Another research area in which Dr. Ross is engaged is data analytics. The DIT School of Computing and specifically the AIRC is acknowledged for its expertise in this field. “We are members of CeADAR, the national Centre for Applied Data Analytics Research, which is tri-located at UCC, UCD and DIT, funded by Enterprise Ireland as part of a five-year programme.
CeADAR is industry-driven and its initial focus is on research into technology challenges that have been identified by industry representatives,” said Dr. Ross. CeADAR funding is being used to enable DIT researchers to work with a group of companies to accelerate the development, deployment and adoption of data analytics technology. For example, Dr. Ross and his team are working with Irish SME, Nathean Technologies, in what is already a successful partnership.
“Very often when academics and industry representatives are put in a room together they simply don’t align. When we have a representative from DIT Hothouse with us the communication is clear and it flows. It makes a huge difference,” said Dr. Ross.
“In my experience no other technology transfer centre is as engaged and as positive as DIT Hothouse. The team members consistently push the innovation agenda, and do so in a way that is sympathetic and understanding of the day-to-day life and priorities of academic staff,” he said.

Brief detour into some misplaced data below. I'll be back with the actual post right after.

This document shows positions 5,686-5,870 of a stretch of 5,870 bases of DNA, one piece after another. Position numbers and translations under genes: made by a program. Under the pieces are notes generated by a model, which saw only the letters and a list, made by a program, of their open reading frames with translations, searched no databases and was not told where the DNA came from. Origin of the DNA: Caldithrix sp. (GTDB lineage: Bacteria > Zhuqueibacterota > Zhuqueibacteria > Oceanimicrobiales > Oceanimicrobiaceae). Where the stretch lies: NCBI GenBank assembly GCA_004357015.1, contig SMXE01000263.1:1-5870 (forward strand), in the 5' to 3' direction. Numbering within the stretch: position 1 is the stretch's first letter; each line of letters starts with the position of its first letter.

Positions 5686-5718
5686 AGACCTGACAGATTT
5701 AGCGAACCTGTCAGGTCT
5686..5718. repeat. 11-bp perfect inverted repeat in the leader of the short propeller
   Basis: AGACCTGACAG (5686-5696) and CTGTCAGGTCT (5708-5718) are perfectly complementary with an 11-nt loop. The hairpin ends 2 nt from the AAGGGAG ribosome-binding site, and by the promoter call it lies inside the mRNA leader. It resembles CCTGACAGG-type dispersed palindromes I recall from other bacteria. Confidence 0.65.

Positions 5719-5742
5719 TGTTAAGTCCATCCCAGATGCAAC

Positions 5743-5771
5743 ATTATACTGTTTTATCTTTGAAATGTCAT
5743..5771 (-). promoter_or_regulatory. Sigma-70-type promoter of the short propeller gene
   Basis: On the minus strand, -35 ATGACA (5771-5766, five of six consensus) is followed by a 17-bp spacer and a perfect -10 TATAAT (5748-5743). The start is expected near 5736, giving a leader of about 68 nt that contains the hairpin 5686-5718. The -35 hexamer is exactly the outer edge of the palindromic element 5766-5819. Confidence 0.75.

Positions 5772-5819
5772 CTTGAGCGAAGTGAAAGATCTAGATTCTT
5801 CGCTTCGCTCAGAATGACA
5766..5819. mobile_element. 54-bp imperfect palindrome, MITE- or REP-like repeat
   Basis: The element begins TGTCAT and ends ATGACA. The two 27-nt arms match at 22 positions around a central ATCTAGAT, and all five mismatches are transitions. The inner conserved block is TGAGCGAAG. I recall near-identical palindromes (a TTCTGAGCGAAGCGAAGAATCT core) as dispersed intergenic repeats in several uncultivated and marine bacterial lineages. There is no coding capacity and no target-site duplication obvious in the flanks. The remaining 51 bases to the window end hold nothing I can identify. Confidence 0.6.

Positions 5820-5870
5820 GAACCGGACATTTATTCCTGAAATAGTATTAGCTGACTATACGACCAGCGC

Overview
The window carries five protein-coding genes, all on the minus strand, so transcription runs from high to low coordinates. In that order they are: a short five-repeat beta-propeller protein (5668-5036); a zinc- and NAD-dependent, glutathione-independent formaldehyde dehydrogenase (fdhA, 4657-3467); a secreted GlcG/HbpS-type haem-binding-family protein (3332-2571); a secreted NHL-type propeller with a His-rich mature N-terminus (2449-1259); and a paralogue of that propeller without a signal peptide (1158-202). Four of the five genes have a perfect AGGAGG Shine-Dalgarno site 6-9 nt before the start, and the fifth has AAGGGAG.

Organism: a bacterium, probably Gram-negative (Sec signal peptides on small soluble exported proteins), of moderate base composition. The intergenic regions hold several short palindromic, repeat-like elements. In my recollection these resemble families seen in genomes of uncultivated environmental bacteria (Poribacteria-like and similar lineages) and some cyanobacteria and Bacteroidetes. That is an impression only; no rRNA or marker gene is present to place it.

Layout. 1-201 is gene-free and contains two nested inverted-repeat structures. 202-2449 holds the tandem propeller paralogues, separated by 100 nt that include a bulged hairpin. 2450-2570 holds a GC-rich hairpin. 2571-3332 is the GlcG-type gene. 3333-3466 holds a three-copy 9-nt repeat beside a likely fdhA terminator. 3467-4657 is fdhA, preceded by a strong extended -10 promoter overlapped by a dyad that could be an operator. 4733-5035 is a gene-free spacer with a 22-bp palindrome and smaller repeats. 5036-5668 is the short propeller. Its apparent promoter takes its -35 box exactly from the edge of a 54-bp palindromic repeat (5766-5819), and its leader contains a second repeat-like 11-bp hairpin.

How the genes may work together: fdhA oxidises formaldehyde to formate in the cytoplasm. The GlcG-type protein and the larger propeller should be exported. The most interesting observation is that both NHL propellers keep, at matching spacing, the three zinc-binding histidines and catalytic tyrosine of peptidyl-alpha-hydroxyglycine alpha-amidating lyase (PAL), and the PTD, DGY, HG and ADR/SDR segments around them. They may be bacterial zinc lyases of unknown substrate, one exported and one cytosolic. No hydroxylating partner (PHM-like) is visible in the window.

“While they take cognisance of the various pressures we have to deal with, a factor that in itself is refreshing, they also understand our research and our passion for innovation. They are very helpful and positive and put themselves at our disposal, providing advice and inspiration. They really excel when it comes to forging contacts. They are able to put us in touch with the right people in suitable companies and they help fast track the relationship-building process.”
In the research collaboration with Nathean Technologies, DIT Hothouse is playing its part by supporting and advising Dr. Ross and his team on licensing and providing IP (Intellectual Property) support to help move projects towards commercialisation phase. “The fact that Dublin Institute of TechnologyNathean Technologies is the first innovation partnership to come out of CeADAR across all three participating bodies marks a great achievement,” said Dr. Ross.
“It reflects not only the work of the researchers but also the behind-thescenes hard work and dedication of the DIT Hothouse team in helping us push the project from research to commercialisation. In my mind the supports and resources provided by Hothouse to the research community at DIT cannot be underestimated. Their energy, enthusiasm and knowhow provide the key to converting research projects into real market-ready innovations.”
Researchers seeking to maximise their chances of success when applying for funding are invited to consider the following guidelines: 1. Seek the advice of DIT Hothouse from the outset. 2. Identify the end-user need or market demand that you are seeking to address. 3. Keep your project descriptions brief and to the point. 4. Describe your research project with clarity. 5. Be succinct yet engaging.